Genetic mapping of opaque2 modifier genes
--Maurício A. Lopes, Glóverson L. Moro and Brian Larkins

Although the opaque2 (o2) mutation causes an increase in the lysine content of the grain, the pleiotropic effects of the mutation prevented its widespread agronomic utilization. The soft, chalky endosperm of o2 kernels is less dense and highly susceptible to insect and mechanical damage. The identification of genes with the ability to overcome these negative effects of the mutation, while maintaining its high nutritional value, provided new hope for the development of commercially attractive high lysine genotypes. These genes, designated o2 modifiers, were subsequently used by breeders at the International Maize and Wheat Improvement Center (CIMMYT, Mexico) and University of Natal (South Africa) to develop modified o2 genotypes called Quality Protein Maize (QPM). QPMs are o2 varieties with normal, vitreous appearance and hardness, but with an enhanced percentage of lysine.

QPMs have not reached widespread commercial utilization, partially because the mechanisms controlling the modification of o2 endosperm are not fully understood. Our lab has been working on the biochemical, genetic and molecular characterization of the modification and a considerable amount of information regarding this process is now available. The formation of vitreous endosperm is highly correlated with an increased accumulation of the 27-kD (-zein, suggesting the involvement of this protein in the endosperm modification. However, the precise mechanism by which this happens is unclear. The modifiers, which act in a semi-dominant fashion, seem to affect (-zein expression through a post-transcriptional mechanism. Although o2 modifiers were considered to be genetically complex, segregation analysis suggests that there are probably no more than two or three loci with a major effect.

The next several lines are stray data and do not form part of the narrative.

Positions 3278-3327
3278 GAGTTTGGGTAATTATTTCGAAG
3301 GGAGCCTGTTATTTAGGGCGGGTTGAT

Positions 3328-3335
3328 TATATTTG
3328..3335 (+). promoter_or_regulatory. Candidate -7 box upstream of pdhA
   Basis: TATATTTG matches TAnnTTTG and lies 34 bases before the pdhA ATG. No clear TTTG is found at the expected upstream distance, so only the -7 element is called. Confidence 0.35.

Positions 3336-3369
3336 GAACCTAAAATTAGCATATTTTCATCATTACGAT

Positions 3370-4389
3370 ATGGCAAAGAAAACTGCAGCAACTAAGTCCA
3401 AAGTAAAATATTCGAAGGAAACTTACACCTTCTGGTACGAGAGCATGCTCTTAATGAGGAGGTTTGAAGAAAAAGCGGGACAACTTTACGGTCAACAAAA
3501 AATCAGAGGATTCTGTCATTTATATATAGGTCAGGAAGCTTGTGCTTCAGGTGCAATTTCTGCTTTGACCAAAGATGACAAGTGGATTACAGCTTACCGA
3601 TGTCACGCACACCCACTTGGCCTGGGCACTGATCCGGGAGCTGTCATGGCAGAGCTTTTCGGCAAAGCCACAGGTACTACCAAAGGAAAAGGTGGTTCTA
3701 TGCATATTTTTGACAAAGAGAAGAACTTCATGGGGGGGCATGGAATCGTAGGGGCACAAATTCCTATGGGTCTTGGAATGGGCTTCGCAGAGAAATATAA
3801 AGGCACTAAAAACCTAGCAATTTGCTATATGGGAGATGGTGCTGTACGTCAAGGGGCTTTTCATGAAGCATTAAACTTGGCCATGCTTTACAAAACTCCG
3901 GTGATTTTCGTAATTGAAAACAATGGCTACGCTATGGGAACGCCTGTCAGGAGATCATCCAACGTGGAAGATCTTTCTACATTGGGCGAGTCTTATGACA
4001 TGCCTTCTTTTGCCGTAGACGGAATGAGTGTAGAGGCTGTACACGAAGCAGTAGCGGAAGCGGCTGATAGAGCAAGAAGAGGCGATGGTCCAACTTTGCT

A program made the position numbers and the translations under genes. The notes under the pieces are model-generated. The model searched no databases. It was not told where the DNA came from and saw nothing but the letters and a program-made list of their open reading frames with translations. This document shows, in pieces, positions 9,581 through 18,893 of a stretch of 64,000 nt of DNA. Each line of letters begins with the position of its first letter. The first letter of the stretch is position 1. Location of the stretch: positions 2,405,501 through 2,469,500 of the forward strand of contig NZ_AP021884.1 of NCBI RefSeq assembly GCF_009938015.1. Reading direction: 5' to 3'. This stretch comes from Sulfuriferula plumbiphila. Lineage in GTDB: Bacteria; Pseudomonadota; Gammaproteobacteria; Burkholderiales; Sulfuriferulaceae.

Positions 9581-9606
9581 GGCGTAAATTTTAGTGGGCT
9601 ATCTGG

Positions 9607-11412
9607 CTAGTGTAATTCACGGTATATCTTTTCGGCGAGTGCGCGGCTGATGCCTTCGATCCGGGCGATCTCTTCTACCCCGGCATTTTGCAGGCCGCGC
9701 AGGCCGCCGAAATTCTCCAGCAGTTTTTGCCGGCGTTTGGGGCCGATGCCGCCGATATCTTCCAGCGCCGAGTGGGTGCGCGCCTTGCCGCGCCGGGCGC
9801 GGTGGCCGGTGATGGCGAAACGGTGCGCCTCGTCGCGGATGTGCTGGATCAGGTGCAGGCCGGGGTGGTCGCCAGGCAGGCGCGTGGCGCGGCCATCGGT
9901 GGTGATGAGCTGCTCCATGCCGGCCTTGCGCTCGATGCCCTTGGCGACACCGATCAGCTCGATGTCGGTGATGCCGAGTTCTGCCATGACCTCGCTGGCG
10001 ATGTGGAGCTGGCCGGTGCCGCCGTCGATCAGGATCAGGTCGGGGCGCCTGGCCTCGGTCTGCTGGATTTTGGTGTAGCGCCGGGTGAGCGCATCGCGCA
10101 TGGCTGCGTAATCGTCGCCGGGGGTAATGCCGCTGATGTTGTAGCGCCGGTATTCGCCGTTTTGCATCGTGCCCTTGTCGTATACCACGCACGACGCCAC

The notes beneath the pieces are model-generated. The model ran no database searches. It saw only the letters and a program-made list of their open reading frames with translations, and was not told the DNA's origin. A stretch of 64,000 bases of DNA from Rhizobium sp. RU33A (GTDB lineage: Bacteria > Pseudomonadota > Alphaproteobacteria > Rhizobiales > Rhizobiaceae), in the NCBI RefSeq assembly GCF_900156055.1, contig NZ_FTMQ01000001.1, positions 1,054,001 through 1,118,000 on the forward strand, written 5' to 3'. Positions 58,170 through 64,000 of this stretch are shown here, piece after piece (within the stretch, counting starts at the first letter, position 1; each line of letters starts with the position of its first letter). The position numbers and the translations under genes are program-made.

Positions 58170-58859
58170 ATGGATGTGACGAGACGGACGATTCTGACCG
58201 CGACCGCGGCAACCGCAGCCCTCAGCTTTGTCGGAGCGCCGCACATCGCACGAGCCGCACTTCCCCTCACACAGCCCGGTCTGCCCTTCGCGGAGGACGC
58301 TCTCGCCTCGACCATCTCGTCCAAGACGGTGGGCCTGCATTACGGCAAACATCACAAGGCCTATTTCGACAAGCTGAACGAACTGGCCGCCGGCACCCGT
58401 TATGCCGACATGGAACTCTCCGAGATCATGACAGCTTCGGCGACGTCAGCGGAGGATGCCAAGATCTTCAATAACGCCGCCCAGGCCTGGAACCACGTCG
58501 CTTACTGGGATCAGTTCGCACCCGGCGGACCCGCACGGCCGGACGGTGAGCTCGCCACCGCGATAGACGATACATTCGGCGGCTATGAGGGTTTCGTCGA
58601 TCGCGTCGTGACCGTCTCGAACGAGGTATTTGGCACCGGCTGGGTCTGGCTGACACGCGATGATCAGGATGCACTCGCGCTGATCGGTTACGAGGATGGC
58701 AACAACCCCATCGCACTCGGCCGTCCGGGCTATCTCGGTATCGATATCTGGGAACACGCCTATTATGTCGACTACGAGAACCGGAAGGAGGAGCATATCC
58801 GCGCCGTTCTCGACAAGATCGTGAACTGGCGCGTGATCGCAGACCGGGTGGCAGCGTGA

To determine the genetic map location of the modifier loci, we used bulked segregant analysis to identify linked RFLPs. Segregating progenies from crosses of W64A o2 and W22 o2 by Pool 33 QPM were analyzed. Approximately 90 RFLP markers covering the entire genome were used in this study. A single locus contributing to the phenotypic variation was identified in each cross. For W22o2 x Pool 33 QPM a modifier locus was mapped near the telomere of chromosome 7L. For W64Ao2 x Pool 33 QPM, a second modifier locus was mapped at the 27-kD (-zein locus, near the centromere on 7L.

The role of (-zein locus in endosperm modification is unclear. The 27-kD (-zein locus may contain one (Ra) or two (A and B) genes. Analysis of 44 recombinant inbred lines developed from the cross between W64Ao2 (Ra allele) x Pool 33 (AB allele) shows that modification is associated with the presence of the AB allele. Similar analysis of 37 recombinant inbred lines between W22o2 x Pool 33 (both AB allele) showed that some inbreds with modified phenotype carry the AB allele from W22o2. This suggests that the allele of Pool 33 per se is not necessary for modification. Sequence analysis of A and B genes from o2 and modified o2 genotypes showed very few nucleotide differences in either the promoter or coding sequences.

We are extending the sequence analysis of the (-zein locus to identify cis-acting regulatory elements. We are also extending the mapping analysis of o2 modifier genes using QPM lines from South Africa. These materials were developed independently from those at CIMMYT, and they may help further resolve loci involved in endosperm modification. 

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